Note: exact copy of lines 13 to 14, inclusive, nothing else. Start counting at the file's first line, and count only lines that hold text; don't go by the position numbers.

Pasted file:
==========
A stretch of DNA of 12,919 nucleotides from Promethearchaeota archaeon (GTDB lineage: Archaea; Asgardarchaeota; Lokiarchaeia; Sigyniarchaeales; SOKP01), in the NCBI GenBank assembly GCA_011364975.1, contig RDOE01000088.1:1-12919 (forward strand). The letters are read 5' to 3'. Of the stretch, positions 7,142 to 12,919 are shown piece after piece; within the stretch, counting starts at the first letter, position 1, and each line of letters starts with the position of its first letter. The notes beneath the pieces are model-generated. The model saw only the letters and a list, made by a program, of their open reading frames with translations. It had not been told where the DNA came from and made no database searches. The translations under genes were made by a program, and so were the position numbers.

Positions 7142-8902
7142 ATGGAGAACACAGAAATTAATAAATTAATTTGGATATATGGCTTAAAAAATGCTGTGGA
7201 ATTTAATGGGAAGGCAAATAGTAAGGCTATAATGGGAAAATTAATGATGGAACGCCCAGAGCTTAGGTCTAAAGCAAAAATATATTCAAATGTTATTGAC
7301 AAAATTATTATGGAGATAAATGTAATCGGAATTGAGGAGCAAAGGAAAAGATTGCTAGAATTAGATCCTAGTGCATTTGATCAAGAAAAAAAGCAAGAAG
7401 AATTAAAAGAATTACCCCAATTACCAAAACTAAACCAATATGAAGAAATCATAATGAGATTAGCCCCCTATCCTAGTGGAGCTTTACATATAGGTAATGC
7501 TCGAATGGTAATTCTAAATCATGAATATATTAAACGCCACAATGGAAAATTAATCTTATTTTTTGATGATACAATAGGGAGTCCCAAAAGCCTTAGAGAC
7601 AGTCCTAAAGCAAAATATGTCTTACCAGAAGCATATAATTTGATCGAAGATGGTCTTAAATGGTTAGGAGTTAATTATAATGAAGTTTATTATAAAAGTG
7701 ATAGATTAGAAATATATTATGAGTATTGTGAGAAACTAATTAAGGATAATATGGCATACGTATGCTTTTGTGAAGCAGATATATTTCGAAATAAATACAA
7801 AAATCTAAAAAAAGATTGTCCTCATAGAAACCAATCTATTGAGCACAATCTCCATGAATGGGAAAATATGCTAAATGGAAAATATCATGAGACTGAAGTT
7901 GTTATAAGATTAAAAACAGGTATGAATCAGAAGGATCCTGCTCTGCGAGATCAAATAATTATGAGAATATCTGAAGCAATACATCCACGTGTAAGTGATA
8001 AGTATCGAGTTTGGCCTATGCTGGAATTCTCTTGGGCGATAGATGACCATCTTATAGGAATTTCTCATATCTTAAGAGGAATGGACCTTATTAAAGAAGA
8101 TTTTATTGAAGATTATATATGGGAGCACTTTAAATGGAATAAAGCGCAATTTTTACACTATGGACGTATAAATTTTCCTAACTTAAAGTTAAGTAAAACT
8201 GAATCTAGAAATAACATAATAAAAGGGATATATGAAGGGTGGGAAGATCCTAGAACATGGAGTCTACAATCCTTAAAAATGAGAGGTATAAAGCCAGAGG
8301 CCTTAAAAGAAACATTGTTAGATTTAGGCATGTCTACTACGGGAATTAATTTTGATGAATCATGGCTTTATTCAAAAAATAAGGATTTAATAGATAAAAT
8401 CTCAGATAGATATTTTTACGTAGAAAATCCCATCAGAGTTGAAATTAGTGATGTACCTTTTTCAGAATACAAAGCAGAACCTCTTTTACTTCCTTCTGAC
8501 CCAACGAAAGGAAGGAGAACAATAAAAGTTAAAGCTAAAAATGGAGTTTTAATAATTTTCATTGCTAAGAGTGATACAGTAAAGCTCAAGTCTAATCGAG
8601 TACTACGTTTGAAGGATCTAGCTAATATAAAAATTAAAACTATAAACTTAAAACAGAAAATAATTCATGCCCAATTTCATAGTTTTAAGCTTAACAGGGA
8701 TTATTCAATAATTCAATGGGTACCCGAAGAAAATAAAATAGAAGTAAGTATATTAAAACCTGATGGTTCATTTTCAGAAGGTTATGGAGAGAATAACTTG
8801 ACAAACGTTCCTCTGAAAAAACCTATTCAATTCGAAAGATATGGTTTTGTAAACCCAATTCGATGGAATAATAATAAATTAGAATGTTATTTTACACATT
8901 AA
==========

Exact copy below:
8101 TTTTATTGAAGATTATATATGGGAGCACTTTAAATGGAATAAAGCGCAATTTTTACACTATGGACGTATAAATTTTCCTAACTTAAAGTTAAGTAAAACT
8201 GAATCTAGAAATAACATAATAAAAGGGATATATGAAGGGTGGGAAGATCCTAGAACATGGAGTCTACAATCCTTAAAAATGAGAGGTATAAAGCCAGAGG